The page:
2) He's way too slow, if this is intended to be his fast draw, rather than a flashy trick-draw. He rotates the gun what appears to be 500+ degrees after it leaves the holster and into a firing position. There is a technique called the under-draw where you pull the gun out of the holster and then flip it around backwards until it points straight ahead, but there's no extra rotation. The hand and gun also remain close to the holster, rather than moving back as they do here (I'm not sure if the finger ever leaves the trigger-loop)-- as in the expression "shoot from the hip." Wasted motion = wasted time = dead gunslinger.
3) What year does this guy exist in? A quick google suggests that the preferred methodology of quick-draw techniques have actually changed over time.
04-04-2008, 12:38 AM
On the walk --
There is a pop in the legs around the contact pose - I would check your curves. A few other things to consider: You have your feet though space only on the x and y axis. Try turning in the toes a bit for that cowboy pidgeoned walk (or out..either way but dead on). You can get a bit of overlap that way thoughout the stride. Really think about the arcs of all your body parts.
Your head seems a bit too static vertically right now. You don't want the cowboy to be goosenecked but a bit of a bounce on impact is good.. think of it like a hard bouncing ball.
Look at anything not moving and see if you can give him a bit more life - the shoulders, elbows, and spine all seem completely rigid. Don't move them without reason but try and see if you can feel the walk though the whole body. You can get a bit of overlap in the arms and still maintain your cowboy walk.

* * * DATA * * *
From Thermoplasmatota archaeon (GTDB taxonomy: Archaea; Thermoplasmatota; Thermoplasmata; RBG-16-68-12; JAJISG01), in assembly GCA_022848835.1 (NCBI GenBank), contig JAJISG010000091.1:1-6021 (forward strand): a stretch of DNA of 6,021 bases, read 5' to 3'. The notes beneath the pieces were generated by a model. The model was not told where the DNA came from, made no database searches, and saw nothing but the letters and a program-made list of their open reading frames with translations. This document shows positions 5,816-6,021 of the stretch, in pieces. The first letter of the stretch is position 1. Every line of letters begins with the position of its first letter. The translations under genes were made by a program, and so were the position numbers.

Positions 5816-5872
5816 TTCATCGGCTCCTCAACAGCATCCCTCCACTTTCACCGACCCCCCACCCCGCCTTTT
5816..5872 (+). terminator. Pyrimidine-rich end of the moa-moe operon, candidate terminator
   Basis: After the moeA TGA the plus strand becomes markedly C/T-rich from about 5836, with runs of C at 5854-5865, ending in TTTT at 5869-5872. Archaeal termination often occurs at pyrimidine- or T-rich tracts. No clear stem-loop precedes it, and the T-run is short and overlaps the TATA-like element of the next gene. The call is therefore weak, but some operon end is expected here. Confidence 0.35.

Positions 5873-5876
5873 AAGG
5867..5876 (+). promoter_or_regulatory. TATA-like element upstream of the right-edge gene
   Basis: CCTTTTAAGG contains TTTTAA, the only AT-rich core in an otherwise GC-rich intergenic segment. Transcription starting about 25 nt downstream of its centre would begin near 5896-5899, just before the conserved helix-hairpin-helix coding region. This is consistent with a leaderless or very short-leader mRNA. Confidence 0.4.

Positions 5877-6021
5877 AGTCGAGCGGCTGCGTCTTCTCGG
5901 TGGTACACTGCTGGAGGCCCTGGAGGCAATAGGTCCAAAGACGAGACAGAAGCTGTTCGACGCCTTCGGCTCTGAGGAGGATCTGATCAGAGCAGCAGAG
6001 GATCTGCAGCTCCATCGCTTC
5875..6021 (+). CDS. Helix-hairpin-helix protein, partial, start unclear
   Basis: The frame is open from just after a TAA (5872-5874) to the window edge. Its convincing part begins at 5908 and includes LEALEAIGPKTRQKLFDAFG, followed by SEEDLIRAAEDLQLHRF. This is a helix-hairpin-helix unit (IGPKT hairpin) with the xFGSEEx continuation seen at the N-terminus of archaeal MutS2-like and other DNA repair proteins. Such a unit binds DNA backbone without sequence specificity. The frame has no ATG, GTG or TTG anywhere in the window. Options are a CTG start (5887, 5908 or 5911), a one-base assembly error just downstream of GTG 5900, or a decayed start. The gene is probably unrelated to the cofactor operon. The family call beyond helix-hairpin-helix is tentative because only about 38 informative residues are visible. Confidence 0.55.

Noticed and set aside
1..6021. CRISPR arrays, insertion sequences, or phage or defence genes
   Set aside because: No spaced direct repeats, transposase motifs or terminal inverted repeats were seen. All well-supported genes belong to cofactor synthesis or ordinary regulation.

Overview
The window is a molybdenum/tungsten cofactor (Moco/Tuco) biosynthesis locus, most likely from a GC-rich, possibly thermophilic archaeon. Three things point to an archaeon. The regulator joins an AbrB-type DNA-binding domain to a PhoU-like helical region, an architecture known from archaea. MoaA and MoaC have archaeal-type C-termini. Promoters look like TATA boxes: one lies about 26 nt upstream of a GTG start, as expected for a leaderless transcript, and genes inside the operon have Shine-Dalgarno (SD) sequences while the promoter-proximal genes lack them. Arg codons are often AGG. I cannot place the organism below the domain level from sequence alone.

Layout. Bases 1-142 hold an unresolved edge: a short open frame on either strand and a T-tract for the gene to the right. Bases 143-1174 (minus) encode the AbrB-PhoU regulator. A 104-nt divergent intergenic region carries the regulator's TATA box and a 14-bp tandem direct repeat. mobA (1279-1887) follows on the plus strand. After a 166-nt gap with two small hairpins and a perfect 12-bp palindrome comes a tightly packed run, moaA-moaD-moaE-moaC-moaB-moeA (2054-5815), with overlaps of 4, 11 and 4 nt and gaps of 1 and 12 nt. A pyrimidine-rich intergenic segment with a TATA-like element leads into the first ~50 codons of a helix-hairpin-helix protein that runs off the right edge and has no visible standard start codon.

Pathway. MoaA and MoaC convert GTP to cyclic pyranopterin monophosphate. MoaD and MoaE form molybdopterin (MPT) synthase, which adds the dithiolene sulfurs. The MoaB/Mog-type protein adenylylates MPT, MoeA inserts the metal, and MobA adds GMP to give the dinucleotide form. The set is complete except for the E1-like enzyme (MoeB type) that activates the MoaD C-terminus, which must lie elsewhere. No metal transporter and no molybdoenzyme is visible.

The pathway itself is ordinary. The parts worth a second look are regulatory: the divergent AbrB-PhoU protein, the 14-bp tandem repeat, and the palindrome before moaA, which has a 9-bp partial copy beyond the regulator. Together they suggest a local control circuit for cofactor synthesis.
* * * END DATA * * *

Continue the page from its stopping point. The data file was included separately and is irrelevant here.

Consider cutting the finger movement. I see what you're going for and it would make for a nice flourish, but you loose the effect if it is going on with every step. Can your game support blended animation? If so, get the walk down without it and see if you can incorporate it on a timer or random count.
Nice progress on this.
Walks are challenging. This makes me want to start working on one.
04-05-2008, 03:30 AM
With excitement and thrilling terror I bring to the fore a new revision of the walk cycle, the draw, and a death animation! I'm trying to take your suggestions to heart, Frogman, but as this is one project of several I'm juggling it's getting a little difficult to keep everything straight in my mind. However I do very much appreciate your and everyone else's critiques!
I've widened the stance on the quickdraw and the walk both, this does make it look a lot more natural.
I have one major question on the death animation, what is the best way get him from his knees onto his belly? I've got his feet locked down, but the rotation of his pelvis still looks unnatural. Any ideas?
04-05-2008, 05:00 AM
Nice! Much more of a cowboy mosey on the walk cycle! A secondary motion note-- his wrists look like they're fused straight in line with his forearms. Maybe just a little bend? The fingers on his left hand are also locked in a pretty awkward hook pose.
The draw is flashier-- you said that was why you wanted the spin, right? But he's also just kinda patting the barrel of the gun-- like he's using his left hand to correct for the kick of the earlier shots? If I understand this right, that's not what gunfighters are doing when they move their hands like that-- they're actually using their left hand to hit the hammer. So his hand needs to be moved towards the hammer.
Death animation--- hmm. Something wrong, yeah. His feet slide backwards in a kind of weird circle motion. I'll have to fall on my face a few times and see if I learn anything...
Also-- does he fall at a linear rate, between pauses?
04-06-2008, 11:44 PM
the center of balance and most movement comes from the pelvis/abdomen area so because of that hips are usually what you want to animate first, then add legs, back/torso, etc. i see you've added y-axis animation in the hips, but you'll also want to add Z axis swivel to display weight shifting.
04-06-2008, 11:44 PM